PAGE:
We were standing at the tiger exhibit and a doozy of an idea exploded in my brain. I’d make huge stacks of cash if I owned a zoo. Earlier in the day I noticed that the zoo had these feed dispensers at some exhibits. If you put twenty five cents in it you could get a handful of food to throw into the fish pond or to give to the goats or to throw to the birds. At another spot you could pay to feed the Alpacas. I wouldn’t pay twenty five cents to get my hand slobbered on by large mammals because that’s not my idea of a good time. This is pretty genius since the zoo gets visitors to not only do their chores, they pay for the food! It occurred to me while I was looking through the glass at the tiger pit that I’d take this idea and run with it. I’m a sensible person but even I’d pay good money to be able to just toss a chimpanzee in the middle of the tiger pit. I’d easily pay twenty five cents for that privilege – even two hundred dollars would be a bargain for that kind of drama! I totally understand if the zoo couldn’t import that many monkeys. For a lower price point you could even offer, say, groundhogs. You could also offer this entertainment at the Alligator exhibit. You would get free press as well. Animal rights activists would love you since you are encouraging natural feeding instincts just like the wild animals enjoy.
The otter pen contained only three lazy otters. I noticed that the zoo had a concession stand near the otter exhibit and advertised alcohol rather prominently. I suspect this is how they got away with having only three otters in their exhibit. They were counting on visitors having a couple drinks and then seeing six, nine, or even twelve otters all frolicking around at a fever pitch. I assume the more people drink the more otters they see.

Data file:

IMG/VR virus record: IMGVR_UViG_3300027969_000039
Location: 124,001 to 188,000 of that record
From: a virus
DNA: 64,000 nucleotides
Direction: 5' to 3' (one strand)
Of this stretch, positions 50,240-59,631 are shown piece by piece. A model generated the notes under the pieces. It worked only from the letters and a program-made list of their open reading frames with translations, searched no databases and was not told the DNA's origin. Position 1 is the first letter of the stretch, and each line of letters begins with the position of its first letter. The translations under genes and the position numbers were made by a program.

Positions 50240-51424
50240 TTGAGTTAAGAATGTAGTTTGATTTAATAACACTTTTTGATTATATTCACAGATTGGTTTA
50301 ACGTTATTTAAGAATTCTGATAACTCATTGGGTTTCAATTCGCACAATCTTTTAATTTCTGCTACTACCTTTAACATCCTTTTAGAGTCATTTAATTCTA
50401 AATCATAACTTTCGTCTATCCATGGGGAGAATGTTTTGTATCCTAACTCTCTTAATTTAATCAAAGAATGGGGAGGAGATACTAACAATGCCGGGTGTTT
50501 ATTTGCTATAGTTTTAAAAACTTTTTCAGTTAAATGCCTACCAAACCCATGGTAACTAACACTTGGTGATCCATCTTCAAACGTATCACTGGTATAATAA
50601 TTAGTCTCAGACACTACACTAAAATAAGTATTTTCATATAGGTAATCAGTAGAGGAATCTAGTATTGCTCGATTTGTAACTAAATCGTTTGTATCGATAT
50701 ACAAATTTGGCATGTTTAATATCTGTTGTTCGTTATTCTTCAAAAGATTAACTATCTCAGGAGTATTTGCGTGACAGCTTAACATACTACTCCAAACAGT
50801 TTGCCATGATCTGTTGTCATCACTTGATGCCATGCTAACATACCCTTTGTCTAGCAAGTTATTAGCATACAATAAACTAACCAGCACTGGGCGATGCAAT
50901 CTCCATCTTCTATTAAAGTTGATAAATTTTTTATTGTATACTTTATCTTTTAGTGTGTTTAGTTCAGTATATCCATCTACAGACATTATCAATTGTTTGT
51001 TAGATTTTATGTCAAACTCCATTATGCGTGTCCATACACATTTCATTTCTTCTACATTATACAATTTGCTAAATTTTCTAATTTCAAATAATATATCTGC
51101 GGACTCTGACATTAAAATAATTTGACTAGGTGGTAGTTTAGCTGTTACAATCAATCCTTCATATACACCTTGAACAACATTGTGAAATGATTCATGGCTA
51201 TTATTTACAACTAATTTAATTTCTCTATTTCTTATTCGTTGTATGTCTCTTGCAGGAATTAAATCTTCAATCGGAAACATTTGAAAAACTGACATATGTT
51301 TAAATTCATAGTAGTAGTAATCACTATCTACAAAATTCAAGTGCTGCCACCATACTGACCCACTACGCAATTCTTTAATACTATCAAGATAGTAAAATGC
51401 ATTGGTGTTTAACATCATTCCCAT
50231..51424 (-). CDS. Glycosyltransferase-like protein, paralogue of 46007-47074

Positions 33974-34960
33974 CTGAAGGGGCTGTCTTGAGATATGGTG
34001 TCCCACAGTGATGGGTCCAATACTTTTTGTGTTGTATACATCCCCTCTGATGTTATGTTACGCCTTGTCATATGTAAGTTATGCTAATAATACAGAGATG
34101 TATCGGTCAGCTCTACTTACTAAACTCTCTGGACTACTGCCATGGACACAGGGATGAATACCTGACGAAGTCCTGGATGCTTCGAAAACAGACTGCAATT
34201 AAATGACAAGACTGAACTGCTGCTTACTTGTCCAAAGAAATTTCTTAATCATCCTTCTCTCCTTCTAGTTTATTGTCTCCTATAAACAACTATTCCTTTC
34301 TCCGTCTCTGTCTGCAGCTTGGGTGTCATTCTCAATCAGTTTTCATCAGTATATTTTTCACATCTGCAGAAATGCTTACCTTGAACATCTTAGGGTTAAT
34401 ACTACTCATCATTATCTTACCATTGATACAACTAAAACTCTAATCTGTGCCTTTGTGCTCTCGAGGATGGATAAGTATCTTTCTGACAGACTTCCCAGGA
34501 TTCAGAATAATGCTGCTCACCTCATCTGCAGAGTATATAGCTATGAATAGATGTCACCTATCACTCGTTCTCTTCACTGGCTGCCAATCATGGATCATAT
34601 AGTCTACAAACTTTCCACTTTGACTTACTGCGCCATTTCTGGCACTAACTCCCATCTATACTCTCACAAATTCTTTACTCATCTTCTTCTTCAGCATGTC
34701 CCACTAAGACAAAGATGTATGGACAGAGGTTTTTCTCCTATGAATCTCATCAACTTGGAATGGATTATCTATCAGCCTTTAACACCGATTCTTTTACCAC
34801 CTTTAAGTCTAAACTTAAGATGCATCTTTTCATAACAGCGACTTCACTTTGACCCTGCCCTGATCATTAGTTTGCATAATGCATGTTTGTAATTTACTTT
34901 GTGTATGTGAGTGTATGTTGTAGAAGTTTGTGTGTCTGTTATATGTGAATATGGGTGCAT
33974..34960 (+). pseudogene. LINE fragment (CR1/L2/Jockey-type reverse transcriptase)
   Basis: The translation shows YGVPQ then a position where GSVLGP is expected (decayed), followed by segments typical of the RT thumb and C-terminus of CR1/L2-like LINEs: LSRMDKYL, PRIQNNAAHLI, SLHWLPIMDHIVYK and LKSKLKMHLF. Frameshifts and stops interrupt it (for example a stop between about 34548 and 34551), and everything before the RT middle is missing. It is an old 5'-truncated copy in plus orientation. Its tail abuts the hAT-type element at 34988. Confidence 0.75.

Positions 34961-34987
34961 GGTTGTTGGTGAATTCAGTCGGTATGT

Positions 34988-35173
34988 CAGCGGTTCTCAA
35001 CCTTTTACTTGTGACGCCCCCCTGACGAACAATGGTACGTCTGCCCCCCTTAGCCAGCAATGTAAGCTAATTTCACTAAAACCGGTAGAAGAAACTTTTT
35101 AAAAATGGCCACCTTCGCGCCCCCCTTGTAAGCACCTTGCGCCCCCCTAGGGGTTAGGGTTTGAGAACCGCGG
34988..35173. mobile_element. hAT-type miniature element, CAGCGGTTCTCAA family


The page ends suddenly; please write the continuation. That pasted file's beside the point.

Hmm. That’s enough of my money making ideas. I need to keep some to myself or people will steal all of them.
There was also a toucan! I love toucans. It’s a little scary having a parrot in a public space since they repeat any noise they hear (including racist jokes or swear words). My in-laws have an African Gray Parrot named ZuZu. It’s very good at imitating anything it chooses. If you call the in-law’s at their farm, chances are they won’t answer the phone. This is because they never know anymore if the phone is actually ringing or if it’s just ZuZu making phone noises. Half the time they pick up the phone and get a dial tone and the other time they miss the call. Anyway, I was hoping the parrot at the zoo would loudly exclaim some offensive things (because that would be funny). Maybe I should grow up. It was rather well mannered and beautiful to look at.
Adi had a blast at the zoo!
We did have a wonderful time despite my sarcastic ramblings. The zoo is close by, affordable, and has enough cool animals that it even keeps the adult’s attention. I am like a little kid inside and I do enjoy exotic animals. We already have an eclectic collection of squirrels, chickens, and moles. It’s good we don’t have more than three square feet of backyard space or we would have all manner of weird and unusual animals.
Now, if you’re one of those people that think missionaries should never enjoy themselves or if you’re concerned we’re one of these missionaries that beg for money then buy expensive houses, organic gourmet coffees, and nice cars – fear not! We are currently raising support for our apprenticeship at MMS Aviation (we need to reach 100% before we can begin the apprenticeship) but we can’t touch that money until we move to Ohio and begin working in the hangar. Your support (if you choose to support us) will only be used to support our living expenses while we’re fixing missionary aircraft free of charge full time in Ohio. During our support raising I continue to work with Elmer’s Service in Howe, Indiana preparing estimates for horizontal directional drilling jobs.
If you want the unabridged version ofwhat we’re doing with MMS Aviation, click here.